There's been a lot of Hot Stove talk surrounding the Red Sox and I want to touch on a lot of it, if I have the time. Maybe I'll split this into 2 posts. Feel free to post a comment with your opinions. I'd be glad to hear them.
Daisuke Matsuzaka/Barry Zito: I'm very excited about Para-Daisuke (think you've got a better nickname? Comment it below). You can pay $90 million for a crappy has-been like Barry Zito, all of which will go towards the cap, or you can pay $90 million for someone with a ton of potential, with only $40 million going towards the cap. Seems like an easy decision to me.
Zito pitched in an enormous park and his stats still sucked. Imagine him pitching in Boston or Texas? Here are the facts about Zito:
2006 stats: 16-10, 1.40 WHIP, and .257 BAA. He actually ranked 13th in the AL in BAA, which is pretty good, but his enormous number of walks (99) shot his WHIP way up. He lead the AL in walks, finishing with 15 more than runner-up Gil Meche. Josh Beckett was 4th, with 74. Teammate Dan Haren pitched 2 more innings than Zito but finished with half as many walks (49). Your AL Cy Young winner, Johan Santana, pitched 12.2 more innings and finished with 52 fewer walks.
Let's put his WHIP into perspective. Zito's 1.40 ERA tied him with Kris Benson and was worse than Vicente Padilla's, Kevin Millwood, and Josh Beckett (1.29), among many others.
Zito throws 16.6 pitches per inning. Throw him into the rotation with Beckett and Schilling, who are also high (but not that high!), and you wear out your bullpen.
Now for the downward trend of his stats. When you're signing a free agent pitcher, you want his stats to either be trending upwards or staying the same. At Zito's age (29 in May), they should be steadily improving. But that's not the case. In the following comparisons, the stats go in chronological order, like 2002/2003/2004/2005/2006.
Strikeouts per 9 innings: 8.61/7.14/5.67/6.89/6.74/6.15. Bad trend there.
K/BB: 2.56/2.33/1.66/2.01/1.92/1.53. Again.
He appeared to have a major down year the season after his Cy Young (2002), then went back up a little, but has steadily gone back down each year since.
His ERA is 4.05 over the past 3 seasons and 4.21 after the All-Star break. Not too impressive.
How about the AL East the past 3 seasons? In 8 games started against the Yankees, he's 1-5 with a 7.-1 ERA. In 4 games against Baltimore, he's 2-2 with a 4.38 ERA. Against Tampa Bay, he's 2-1 with a 4.07 in 5 starts. He's fared well in 2 starts against Toronto. In 3 Fenway appearances in those 3 seasons, he has been hammered for a 7.20 ERA.
His career record is 102-63, which is a solid 39 games over .500, but only 9 games over .500 in his past 4 seasons. His record averages approximately 14-12 over those years. Is that worth $17 million per year? No.
Now onto Matsuzaka. This guy won the MVP of the WBC, an impressive feat in itself. Wikipedia has some interesting facts about the guy, too. He has averaged 4 fewer losses per season and 0.5 more wins than Zito over the past 4 seasons. His innings have stayed pretty consistent while his hits have dropped from 165 to 138. His walks have dropped from 63 to 34 and his WHIP from 1.18 to 0.92. His ERA trend is from 3.97 to 2.13. Those are staggering numbers, even if they are in Japan. Let's attempt to adjust for the American League difference. I don't have any proof to back this up, but I'd say a 3.50 ERA and 16 wins are pretty reasonable if his game translates to America and all sources think it should. You'd take that, right? I certainly would.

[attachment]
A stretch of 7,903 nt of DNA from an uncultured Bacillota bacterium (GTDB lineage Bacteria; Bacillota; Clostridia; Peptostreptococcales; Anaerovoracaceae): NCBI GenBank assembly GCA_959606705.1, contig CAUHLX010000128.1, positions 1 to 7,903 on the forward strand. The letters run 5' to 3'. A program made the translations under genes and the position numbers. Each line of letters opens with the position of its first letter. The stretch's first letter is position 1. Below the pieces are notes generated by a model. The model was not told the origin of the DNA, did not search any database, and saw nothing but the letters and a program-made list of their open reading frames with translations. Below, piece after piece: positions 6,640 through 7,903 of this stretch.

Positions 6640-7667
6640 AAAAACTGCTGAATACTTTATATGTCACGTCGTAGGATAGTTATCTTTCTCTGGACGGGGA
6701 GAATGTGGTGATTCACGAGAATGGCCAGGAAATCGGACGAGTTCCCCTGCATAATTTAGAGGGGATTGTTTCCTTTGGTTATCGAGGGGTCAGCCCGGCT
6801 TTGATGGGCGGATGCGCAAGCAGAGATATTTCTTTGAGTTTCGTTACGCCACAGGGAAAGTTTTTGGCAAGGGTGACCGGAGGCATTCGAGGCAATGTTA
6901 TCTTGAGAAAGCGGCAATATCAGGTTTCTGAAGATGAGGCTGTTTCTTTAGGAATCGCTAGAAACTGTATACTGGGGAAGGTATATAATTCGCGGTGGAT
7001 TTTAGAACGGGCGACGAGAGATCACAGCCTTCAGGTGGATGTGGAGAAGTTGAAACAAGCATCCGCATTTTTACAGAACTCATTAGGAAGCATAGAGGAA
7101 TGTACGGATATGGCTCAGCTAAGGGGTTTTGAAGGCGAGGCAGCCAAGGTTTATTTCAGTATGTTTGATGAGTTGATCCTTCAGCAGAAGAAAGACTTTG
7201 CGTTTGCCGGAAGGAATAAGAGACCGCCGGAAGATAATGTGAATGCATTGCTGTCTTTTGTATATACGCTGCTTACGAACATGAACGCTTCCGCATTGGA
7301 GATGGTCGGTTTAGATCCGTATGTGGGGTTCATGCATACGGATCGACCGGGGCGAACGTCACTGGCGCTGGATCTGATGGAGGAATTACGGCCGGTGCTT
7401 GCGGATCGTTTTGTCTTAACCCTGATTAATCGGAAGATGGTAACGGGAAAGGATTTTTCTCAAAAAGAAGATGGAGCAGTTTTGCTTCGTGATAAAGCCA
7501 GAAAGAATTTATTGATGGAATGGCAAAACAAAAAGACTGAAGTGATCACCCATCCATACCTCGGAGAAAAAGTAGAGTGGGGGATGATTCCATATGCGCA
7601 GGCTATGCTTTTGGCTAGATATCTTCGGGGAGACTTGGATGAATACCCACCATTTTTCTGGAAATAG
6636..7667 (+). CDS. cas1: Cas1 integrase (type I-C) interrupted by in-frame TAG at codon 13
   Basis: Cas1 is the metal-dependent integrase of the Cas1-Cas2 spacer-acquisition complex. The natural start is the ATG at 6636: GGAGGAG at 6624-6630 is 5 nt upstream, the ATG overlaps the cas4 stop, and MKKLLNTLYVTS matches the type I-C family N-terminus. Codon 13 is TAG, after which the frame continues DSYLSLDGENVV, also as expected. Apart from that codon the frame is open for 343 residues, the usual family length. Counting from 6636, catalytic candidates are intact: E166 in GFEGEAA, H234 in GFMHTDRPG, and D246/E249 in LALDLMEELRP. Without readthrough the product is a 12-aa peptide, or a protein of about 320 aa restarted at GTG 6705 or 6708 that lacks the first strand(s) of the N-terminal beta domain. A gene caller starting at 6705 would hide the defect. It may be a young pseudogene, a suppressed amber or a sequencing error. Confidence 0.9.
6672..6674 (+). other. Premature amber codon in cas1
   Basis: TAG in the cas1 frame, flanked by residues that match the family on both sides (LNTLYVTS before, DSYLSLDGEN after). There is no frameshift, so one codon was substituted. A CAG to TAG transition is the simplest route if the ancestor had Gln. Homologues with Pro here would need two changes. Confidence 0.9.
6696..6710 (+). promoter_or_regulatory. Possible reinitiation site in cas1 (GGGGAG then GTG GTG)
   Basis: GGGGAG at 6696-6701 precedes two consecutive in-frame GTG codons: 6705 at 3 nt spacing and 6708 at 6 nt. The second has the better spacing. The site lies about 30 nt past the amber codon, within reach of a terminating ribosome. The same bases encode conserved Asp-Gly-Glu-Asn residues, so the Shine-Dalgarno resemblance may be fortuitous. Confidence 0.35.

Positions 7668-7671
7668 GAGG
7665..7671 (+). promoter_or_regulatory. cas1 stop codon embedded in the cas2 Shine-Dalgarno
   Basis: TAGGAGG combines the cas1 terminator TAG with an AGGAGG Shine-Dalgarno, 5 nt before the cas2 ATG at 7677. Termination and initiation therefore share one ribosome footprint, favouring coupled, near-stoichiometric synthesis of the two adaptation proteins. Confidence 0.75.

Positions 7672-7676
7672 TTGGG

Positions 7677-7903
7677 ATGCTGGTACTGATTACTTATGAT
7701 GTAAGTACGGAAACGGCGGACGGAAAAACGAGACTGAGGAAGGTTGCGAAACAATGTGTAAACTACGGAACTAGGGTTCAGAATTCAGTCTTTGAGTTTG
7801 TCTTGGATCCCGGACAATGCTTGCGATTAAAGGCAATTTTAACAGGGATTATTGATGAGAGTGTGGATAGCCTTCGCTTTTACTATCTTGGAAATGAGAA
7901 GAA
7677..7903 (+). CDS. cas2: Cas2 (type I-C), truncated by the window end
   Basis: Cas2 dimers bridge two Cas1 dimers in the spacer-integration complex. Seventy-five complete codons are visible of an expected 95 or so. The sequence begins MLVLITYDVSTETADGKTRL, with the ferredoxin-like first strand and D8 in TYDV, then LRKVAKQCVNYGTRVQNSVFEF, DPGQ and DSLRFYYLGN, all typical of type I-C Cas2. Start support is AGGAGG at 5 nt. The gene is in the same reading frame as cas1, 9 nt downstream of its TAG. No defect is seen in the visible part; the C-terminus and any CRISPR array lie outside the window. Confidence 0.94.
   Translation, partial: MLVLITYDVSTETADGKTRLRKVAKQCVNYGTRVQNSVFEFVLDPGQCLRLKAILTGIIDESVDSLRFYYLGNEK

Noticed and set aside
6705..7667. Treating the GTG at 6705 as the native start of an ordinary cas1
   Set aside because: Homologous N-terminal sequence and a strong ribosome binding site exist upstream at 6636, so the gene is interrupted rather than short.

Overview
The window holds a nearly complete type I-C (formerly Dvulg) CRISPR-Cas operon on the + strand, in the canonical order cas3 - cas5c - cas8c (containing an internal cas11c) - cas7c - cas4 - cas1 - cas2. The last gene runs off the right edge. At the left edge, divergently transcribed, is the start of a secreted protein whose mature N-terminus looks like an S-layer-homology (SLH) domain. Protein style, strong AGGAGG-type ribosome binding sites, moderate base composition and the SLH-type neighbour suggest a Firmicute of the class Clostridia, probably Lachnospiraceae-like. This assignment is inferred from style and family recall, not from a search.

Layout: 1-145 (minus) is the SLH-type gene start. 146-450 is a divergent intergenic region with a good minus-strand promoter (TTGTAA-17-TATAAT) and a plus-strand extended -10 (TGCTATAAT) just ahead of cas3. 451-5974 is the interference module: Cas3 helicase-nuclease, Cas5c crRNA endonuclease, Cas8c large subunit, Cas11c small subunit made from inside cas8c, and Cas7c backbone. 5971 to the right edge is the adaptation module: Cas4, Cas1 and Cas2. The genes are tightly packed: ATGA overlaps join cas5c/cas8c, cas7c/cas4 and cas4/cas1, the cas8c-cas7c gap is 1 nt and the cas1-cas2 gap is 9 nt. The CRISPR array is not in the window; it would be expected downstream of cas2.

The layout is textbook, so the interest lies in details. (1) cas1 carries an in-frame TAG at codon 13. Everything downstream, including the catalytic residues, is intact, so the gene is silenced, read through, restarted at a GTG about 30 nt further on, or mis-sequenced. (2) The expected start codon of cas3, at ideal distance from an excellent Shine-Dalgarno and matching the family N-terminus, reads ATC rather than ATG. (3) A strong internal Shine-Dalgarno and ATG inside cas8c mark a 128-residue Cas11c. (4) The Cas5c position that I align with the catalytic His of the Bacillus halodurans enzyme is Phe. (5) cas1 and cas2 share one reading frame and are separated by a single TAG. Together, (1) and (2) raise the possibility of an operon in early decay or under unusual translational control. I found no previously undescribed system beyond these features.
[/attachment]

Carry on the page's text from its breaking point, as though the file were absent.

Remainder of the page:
The Sox have been scouting in Japan for a while and all scouts seem to think this guy is the real deal. Don't worry about how much they paid for him. John Henry has the money. They're more worried about the salary cap than they are laying out sums of cash.
I think the Sox have a formidable rotation for 2007 and beyond and I'm excited about it. I hope Beckett shows that Cy Young promise that Peter Gammons wrote about before 2006.
J.D. Drew: I like Drew, but like everyone else am worried about giving this guy a 4 year deal. And no, I don't care that it's for more than they could have paid Damon. This year's market is completely different what with the increase in the salary cap and the huge dollars coming from MLB.
Here's what's to like about Drew: how about a steady .900 OPS hitting behind and protecting Big Papi? The guy has some power, averaging more than a home run every 20 at-bats, meaning 25 homers in a full, 500 at-bat season. And yes, he's reached 500 at-bats in 2 of the last 3 seasons, averaging 25.5 homers and 96.5 RBI in those 2 seasons. He sees a lot of pitches and walks a lot, drawing comparisons to Trot Nixon, but he has a lot more power.
Among all MLB right fielders, Drew ranked 5th (barely behind Ichiro) in Zone Rating at .891, meaning he gets to more balls than most guys. Trot Nixon was at .873, which would have been 8th had he played enough innings to qualify.
What not to like: he averages around 110 games per season and is considered to be the ultimate "non-gamer." Do we really need Manny and this guy on the same team? At least Manny plays 150 games a season, which Drew has never done. His BA, OBP, SLG, and OBP have all steadily declined over the past 3 seasons. He's 31, so he's not likely to improve from season to season as much anymore.
Can he hit in the AL? Tough to say. He bats .164 against curveballs and I'd imagine he'd see more in the AL. Can anyone help with that one?
Coming up tomorrow or this weekend: Manny, Lugo, Meche, Eaton, Speier, and my desired 2007 team. And no, I'm not going to touch Clemens.